It will take place at L’Entrepôt Cinema (7 Rue Francis de Pressensé) in Paris’ 14th arrondisement. Tickets are available online for €7 for those eligible for reductions, and €8.50 for all others.

Pétaouchnock – Set in the Pyrenees mountains, this film is about two friends seeking to pull themselves up from rock bottom. While trekking on horseback, the duo enjoy an unforgettable experience. Described by Le Parisien as having a “well-seasoned cast with a good dose of comedy.”

The evening will also celebrate Lost in Frenchlation’s seventh anniversary, with giveaways and stand up comedy. Join the group at 7pm for drinks, and enjoy English-language comedy from Sarah Donnelly and Luke Thompson at 7:30 before the show goes on at 8pm.

Taking place at the Club de l’Étoile in Paris’ 8th arrondisement (14 Rue Troyon), on Friday, December 9th, you can find tickets HERE. Reduced tickets will be available at €13, and regular tickets are available for €15.

Petaouchnok_TLR-Pulsar_H264_HD-239_24p_WEB20_EN_20221020-M141.mp4 from Lost in Frenchlation on Vimeo.

Les Miens – a film by the director Roschdy Zem, Les Miens is a personal portrait of a family resembling the directors’ own. The film portrays a relationship between brothers – Moussa known for being kind – and Ryad – a TV presenter known for being egotistical. However, when Moussa suffers from serious brain trauma he becomes almost unrecongisable, and his family relationships are forever altered.

The screening will take place on December 12th at 8:30pm, with pre-drinks starting at 7pm. Moviegoers are welcome to stay after the screening for a Q&A with one of the film’s actors.

The show will take place at Cinéma du Panthéon, in Paris’ 5th arrondisement (13 rue Victor Cousin). You can get reduced-price tickets for €6.50 and regular priced tickets for €8.50. For this film, tickets will only be available at the door, but you can make a pre-reservation HERE

Simone, le voyage du siècle –  a biopic about one of France’s most prominent women, Simone Veil, this film will take audiences through the renowned feminist and holocaust survivor’s early childhood, as well as her most pivotal political battles. Vogue has called it one of “the most anticipated films of the year.” 

The Women of Paris walking tour will also be organising an event before the start of the screening, at 5pm. You can reserve tickets for €15 at this website.

As for the screening itself, it will take place on December 16th at 8pm. All are welcome to join in pre-drinks at 7pm. 

The film will be shown at the Luminor Hotel de Ville cinema, located at 20 Rue du Temple in Paris’ 4th arrondisement.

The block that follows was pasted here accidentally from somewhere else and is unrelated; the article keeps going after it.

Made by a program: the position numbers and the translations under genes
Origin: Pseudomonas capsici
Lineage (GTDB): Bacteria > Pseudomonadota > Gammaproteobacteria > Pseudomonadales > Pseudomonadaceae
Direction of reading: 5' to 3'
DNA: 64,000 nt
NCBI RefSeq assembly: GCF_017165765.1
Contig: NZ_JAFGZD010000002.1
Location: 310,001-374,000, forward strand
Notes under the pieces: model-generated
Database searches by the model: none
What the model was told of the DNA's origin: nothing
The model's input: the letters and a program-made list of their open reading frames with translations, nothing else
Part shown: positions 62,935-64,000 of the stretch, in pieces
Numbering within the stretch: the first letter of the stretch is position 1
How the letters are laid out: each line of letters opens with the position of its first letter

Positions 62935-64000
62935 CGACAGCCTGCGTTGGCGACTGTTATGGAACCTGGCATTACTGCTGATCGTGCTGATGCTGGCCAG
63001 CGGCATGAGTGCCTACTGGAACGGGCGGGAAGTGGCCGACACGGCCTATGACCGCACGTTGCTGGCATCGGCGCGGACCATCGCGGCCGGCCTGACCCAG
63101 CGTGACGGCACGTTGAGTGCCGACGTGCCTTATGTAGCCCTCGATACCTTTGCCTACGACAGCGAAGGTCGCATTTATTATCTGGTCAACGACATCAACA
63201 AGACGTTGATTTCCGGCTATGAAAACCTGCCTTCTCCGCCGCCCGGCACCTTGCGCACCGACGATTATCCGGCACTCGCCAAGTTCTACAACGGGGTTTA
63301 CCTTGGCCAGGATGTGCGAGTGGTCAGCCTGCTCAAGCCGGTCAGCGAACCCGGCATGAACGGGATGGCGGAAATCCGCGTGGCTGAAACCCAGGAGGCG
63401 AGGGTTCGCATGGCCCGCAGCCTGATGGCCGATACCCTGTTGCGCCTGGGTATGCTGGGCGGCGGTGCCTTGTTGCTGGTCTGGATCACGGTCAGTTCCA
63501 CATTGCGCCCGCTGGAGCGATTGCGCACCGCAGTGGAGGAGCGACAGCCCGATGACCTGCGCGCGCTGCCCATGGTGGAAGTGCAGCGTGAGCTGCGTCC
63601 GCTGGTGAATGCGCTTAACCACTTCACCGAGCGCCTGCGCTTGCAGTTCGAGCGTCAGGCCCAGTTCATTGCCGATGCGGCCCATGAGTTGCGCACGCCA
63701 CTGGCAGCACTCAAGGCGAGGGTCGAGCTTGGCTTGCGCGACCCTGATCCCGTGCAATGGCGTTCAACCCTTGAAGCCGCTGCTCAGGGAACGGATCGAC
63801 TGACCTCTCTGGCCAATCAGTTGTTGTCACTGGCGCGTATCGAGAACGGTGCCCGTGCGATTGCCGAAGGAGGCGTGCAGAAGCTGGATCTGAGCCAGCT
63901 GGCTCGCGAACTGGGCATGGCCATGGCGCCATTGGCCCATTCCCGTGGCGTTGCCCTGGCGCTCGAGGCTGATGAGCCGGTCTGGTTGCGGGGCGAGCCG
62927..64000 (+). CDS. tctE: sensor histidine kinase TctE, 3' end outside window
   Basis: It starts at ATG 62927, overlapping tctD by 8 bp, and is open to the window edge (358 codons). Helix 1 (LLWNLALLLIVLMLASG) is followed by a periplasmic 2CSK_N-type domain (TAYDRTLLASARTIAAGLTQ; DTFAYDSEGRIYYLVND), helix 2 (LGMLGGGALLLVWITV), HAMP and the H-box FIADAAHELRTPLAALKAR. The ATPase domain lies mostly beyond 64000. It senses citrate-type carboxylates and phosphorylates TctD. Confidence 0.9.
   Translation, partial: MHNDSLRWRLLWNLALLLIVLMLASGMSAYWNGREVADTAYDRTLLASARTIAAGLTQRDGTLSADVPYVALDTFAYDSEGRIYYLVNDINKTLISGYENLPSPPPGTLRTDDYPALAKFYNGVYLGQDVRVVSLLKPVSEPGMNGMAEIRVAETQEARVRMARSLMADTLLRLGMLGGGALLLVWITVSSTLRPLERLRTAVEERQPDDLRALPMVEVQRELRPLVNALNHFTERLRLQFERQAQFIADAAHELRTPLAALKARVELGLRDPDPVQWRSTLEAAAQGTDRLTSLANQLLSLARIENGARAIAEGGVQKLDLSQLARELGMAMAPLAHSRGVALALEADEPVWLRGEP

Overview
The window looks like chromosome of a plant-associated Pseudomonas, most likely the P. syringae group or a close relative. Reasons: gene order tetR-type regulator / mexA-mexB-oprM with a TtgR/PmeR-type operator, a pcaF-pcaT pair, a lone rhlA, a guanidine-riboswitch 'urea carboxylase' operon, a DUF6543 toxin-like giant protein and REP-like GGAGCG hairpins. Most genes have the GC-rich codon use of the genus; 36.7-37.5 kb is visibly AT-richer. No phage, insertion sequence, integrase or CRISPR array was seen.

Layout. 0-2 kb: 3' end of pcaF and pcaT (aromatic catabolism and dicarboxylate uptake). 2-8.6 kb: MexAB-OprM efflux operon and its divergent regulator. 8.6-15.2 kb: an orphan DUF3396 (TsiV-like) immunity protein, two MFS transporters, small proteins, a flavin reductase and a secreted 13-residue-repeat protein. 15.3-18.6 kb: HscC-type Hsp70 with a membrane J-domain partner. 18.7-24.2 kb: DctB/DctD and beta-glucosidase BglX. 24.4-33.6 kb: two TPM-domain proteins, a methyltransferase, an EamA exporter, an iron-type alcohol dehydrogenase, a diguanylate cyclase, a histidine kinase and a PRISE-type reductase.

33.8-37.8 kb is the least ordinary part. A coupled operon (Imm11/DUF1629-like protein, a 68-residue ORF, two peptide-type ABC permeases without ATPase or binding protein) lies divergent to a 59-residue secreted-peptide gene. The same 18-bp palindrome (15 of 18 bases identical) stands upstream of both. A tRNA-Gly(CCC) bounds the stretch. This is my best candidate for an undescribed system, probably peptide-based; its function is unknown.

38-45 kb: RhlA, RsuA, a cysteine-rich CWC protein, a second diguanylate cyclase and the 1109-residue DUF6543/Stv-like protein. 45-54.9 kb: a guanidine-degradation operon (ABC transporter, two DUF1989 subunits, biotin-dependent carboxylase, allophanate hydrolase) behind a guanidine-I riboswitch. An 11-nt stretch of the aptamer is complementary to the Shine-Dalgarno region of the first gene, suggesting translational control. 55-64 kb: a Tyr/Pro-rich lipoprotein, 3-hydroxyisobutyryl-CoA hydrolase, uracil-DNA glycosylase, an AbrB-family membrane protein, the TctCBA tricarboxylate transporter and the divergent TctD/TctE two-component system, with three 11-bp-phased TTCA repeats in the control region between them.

You can find reduced price tickets (€7) and regular tickets (€11) HERE.

Les Engagés – Running a little over an hour and a half, this film shares the story of David, a man who ends up helping a young migrant who is being pursued by the police. Based on a true story, the film takes place in Briançon, a town in the Alps near France’s border with Italy, and tells the tale of how David commits himself to helping the young migrant, at all costs.

This screening will also be in partnership with the association “Serve the City Paris.” The only English-speaking NGO in Paris, Serve the City Paris has grown from its start in 2012 as a small circle to become a mobile organisation with over 700 volunteers.

The organisation will be conducting a Christmas fundraiser at the screening, where they will accept money, in addition to physical donations (with priority placed on sleeping bags and tents large enough for for two to four people) for those in need. You can learn more HERE

Taking place on December 22nd, moviegoers are welcome to enjoy pre-drinks at 7pm before the 8pm screening at L’Arlequin in Paris’ 6th arrondisement (76 Rue de Rennes)


Those looking to enjoy a French film with English subtitles in Charente are in luck this month. The theatre is located in Marthon, about half an hour from Angouleme by car).

Couleurs de l’incendie – An adaptation of the 1927 saga, the film tells the story of Madeleine, a young heiress who must take over a financial empire after the death of her father, Marcel Péricourt.

You can find the listing for the film on the theatre’s Facebook Page. It will be screened December 10th at 5:30pm. If you need to contact the theatre for any reason, you can reach them at [email protected]


English-speaking fans of French cinema in Normandy can rejoice, as Lost in Frenchlation has also expanded to Caen. Here is what is in store for December;

Saint Omer – In this film by Alice Diop, a young novelist has her convictions called into question as she attends the trial of  Laurence Coly, a woman accused of killing her 15-month-old daughter, who drowned at a beach in northern France. As the trial rolls forward, the novelist is struck by the words of the accused and the witness’ testimonies.

The screening will take place in partnership with the Café des images, which is dedicated to giving the international community in Normandy an opportunity to experience France’s cinema culture.

Taking place on Wednesday, December 14th, moviegoers are invited to join for a pre-screening get-together at Café Polyglotte at 7pm. The screening will begin at 9pm.

The theatre itself is located at 4 square du théâtre, 14200 Hérouville-Saint-Clair